Some give up; some seek to understand, forever trying to pierce the darkness. Some demand help; some comfort themselves by trying to help others.

Close your eyes and be in the field. Feel how we all struggle there. Feel how we try to move, to take care of ourselves, while always sensing the presence of the cliff. Everyone walks that dark field; everyone is scared; everyone is doing the best they can.

Now think of someone you care for (such as your partner, your child, or your best friend). Keep observing your thoughts and feelings while imagining that person walking around in the dark field. They are hoping not to fall, just like you.

Be aware of their fear and struggle. As you do so, the wish may arise in you to help them, to be by their side, and perhaps to comfort them. That is all fine. Keep holding the same image while watching each thought and feeling come and go.

Now think of someone who makes you angry; watch the judgmental thoughts that start to form. Keep observing your thoughts and feelings while imagining that person navigating the dark field.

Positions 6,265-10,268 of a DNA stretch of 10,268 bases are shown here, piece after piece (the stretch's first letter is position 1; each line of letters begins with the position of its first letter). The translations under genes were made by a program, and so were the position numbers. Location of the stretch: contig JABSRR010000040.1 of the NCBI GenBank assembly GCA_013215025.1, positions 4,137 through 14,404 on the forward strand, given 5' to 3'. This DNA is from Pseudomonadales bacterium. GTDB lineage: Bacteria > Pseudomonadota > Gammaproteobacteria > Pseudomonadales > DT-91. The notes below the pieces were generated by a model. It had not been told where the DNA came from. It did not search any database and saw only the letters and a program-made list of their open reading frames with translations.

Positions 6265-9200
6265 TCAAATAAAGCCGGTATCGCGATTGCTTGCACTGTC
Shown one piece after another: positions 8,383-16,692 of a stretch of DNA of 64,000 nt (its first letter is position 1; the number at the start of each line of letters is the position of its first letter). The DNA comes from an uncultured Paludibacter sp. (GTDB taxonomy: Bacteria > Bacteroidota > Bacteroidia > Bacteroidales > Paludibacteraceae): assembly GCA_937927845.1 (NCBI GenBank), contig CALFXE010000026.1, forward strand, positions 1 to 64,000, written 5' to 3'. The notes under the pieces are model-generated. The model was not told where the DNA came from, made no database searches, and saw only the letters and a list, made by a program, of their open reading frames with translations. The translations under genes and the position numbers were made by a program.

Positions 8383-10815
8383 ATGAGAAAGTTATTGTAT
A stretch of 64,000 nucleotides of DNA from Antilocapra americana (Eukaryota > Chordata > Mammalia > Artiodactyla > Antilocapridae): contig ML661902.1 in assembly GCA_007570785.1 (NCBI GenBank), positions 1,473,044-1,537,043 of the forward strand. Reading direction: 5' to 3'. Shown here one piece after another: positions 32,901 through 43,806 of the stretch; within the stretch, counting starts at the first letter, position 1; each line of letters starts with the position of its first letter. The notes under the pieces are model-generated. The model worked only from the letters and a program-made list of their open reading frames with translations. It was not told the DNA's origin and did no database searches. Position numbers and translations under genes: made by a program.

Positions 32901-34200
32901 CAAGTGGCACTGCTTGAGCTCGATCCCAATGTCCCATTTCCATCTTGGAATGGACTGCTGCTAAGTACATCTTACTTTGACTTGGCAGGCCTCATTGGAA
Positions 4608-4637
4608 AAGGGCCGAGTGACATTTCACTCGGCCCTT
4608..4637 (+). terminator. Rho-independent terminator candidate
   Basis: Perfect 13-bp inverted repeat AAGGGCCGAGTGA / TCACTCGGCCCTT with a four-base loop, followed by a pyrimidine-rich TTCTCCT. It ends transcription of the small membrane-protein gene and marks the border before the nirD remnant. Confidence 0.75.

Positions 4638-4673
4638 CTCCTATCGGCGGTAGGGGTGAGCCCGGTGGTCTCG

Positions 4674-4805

They are hoping not to fall, just like you and the person you care for. Be aware of their fear and struggle. Is it different from yours?

Keep holding the image of their fear and struggle while watching each arriving thought and feelings. This may be more difficult to do, because you don’t like that person very much and you may keep getting caught up in judgmental thoughts.

Still, keep holding the image of their fear and struggle while watching each arriving thought and feeling.

Notice that your task in this exercise is not to stop your anger or your judgmental thoughts. There’s no reason to change what you experience. Your experience is what it is, and it does not harm you.

But what you are doing here is something extraordinary that you may have never done before: you are adding compassionate awareness to your experience, so that your anger is balanced with full appreciation of the challenge of being human.